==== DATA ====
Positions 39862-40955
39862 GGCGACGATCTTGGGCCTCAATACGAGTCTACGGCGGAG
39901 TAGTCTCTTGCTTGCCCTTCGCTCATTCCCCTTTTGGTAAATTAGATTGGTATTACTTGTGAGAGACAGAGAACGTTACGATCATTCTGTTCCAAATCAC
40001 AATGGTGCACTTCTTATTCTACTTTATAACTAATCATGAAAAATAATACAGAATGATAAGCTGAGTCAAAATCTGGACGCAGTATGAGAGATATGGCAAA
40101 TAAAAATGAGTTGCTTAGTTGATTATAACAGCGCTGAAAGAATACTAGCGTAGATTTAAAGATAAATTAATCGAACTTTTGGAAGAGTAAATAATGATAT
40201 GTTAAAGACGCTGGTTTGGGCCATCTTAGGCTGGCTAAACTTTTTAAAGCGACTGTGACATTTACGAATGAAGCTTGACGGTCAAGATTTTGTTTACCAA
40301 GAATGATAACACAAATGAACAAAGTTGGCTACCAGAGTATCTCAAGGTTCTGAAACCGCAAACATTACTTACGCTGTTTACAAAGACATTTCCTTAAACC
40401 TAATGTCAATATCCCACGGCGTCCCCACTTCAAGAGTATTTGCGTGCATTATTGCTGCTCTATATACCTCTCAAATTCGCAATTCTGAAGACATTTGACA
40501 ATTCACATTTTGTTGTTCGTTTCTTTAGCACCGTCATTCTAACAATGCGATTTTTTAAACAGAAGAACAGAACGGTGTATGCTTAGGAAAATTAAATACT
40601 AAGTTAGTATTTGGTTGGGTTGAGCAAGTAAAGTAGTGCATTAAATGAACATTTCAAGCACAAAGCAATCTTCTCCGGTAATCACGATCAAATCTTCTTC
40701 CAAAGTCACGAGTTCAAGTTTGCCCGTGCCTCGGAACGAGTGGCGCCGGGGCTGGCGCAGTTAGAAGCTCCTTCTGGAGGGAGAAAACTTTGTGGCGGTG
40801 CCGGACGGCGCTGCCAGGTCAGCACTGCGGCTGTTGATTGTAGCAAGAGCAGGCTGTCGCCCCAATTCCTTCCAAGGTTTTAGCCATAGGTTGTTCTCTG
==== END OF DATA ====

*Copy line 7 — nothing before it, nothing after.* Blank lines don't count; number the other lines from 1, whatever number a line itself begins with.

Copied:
40301 GAATGATAACACAAATGAACAAAGTTGGCTACCAGAGTATCTCAAGGTTCTGAAACCGCAAACATTACTTACGCTGTTTACAAAGACATTTCCTTAAACC